Easter Sonnet: Poetry Reading

By Rosenthal, Peggy | The Christian Century, March 27, 2002 | Go to article overview
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Easter Sonnet: Poetry Reading


Rosenthal, Peggy, The Christian Century


NOT MANY POETS write sonnets these days. Strict verse forms are unpopular, as are strict forms of any kind in a society wary of rules that impinge on our "freedom." But form doesn't always inhibit freedom. As Wendell Berry observes, a set form is "an invocation to unknown possibility" because it "creates impasses" which cannot be broken through without openness to the unforeseen. "One puts down the first line of the pattern in trust that life and language are abundant enough to complete it."

Mark Jarman is one poet who has this trust. Jarman is so exhilarated by the challenge of writing sonnets that his new book Unholy Sonnets is composed entirely of them. In playing off against John Donne's title "Holy Sonnets," Jarmail doesn't mean that his own poems are irreverent. Rather, he knows that he writes for a postmodern culture suspicious of the concept of the holy, so that as a Christian poet he must startle and surprise in order to be heard.

The first surprise of the sonnet beginning "Today is fresh, and yesterday is stale" is how colloquial it is. Jarman gives us lines so disarmingly comfortable that we scarcely notice that we're in a sonnet. The series of opposites making up the opening quatrain is beguilingly simple, as charming as the word "tale" with which the quatrain ends.

We probably aren't even aware, as we swing easily through the poem, of how today's part of each line (the first two beats) names the more positive term of the opposition, and yesterday's part (the last three beats) the more negative. But the pattern shapes our reading as we move unsuspectingly into the second quatrain.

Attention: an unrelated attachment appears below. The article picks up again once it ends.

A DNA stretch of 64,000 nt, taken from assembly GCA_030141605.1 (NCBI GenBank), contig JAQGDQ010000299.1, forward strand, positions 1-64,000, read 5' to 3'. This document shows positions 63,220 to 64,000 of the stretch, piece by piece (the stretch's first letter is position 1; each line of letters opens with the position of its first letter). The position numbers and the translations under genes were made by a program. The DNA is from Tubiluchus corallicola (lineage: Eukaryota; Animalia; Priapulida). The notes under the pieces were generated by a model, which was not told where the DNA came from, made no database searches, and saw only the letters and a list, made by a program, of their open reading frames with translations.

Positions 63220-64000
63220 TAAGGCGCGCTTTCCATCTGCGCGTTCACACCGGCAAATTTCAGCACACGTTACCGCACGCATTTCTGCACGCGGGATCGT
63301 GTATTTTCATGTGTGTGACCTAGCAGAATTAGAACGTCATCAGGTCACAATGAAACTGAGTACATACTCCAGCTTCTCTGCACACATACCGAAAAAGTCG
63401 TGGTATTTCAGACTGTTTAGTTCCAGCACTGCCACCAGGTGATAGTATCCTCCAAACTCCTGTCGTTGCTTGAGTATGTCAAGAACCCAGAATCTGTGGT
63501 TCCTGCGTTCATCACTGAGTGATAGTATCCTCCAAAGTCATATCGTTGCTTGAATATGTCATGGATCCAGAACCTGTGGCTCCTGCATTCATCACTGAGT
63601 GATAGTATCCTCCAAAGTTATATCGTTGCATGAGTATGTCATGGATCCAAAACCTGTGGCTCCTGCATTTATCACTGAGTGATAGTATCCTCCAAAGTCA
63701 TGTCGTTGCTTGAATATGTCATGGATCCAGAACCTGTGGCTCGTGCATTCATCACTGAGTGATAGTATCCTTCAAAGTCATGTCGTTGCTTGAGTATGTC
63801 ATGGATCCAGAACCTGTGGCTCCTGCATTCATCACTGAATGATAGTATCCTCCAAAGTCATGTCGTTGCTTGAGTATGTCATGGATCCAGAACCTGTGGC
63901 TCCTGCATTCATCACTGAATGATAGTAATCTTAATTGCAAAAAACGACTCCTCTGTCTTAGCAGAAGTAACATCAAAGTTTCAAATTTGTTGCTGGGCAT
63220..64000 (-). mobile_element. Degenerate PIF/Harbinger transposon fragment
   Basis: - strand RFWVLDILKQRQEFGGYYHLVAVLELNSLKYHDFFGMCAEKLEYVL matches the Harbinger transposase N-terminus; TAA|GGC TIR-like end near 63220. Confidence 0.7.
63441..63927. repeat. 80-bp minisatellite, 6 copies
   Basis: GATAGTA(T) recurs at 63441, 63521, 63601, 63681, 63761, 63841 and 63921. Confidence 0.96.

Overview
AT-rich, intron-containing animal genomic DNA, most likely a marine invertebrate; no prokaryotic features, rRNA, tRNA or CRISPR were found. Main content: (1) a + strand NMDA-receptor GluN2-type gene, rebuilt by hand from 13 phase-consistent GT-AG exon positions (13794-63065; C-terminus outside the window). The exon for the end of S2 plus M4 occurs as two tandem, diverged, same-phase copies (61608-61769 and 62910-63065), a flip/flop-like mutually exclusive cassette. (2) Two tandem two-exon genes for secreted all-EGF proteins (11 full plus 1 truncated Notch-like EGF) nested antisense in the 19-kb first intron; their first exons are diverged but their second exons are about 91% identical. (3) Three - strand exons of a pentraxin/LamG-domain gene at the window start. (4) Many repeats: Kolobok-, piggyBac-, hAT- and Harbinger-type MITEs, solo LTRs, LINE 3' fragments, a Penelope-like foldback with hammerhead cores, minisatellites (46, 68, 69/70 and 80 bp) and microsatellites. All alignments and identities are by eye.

I say "unsuspectingly" because we're immediately thrust into another realm. With today's place taken by the empty grave, we find ourselves at Easter. Today's fresh, fast, "yes" news turns out to be the resurrection. And with the resurrection comes a transformative twist. With the full grave emptied, the shame of death becomes "glorious," and the most common "someone" turns out to be God.

In the third quatrain, now wholly in the resurrection's transformed world, oppositions cease. Instead we see the resurrection's unexpected effects. "It happens overnight. The world is changed." Seeing Easter in such cliched terms makes me laugh and nod. Yes, Easter's resurrection is indeed an overnight happening that changed the world.

After September 11 we heard often that "the world was changed." This is certainly true for those whose loved ones were killed. But at this first Easter season after the tragedy, Jarman's poem reminds us that every personal change is itself somehow changed by Christ's resurrection.

To help us picture this change, he gives us two images wildly unlike anything I've ever seen. "The bottles in the cellar all decant": I picture a wine cellar's bottles all de-corking themselves, cartoon-like, and tipping themselves to pour their contents onto the floor.

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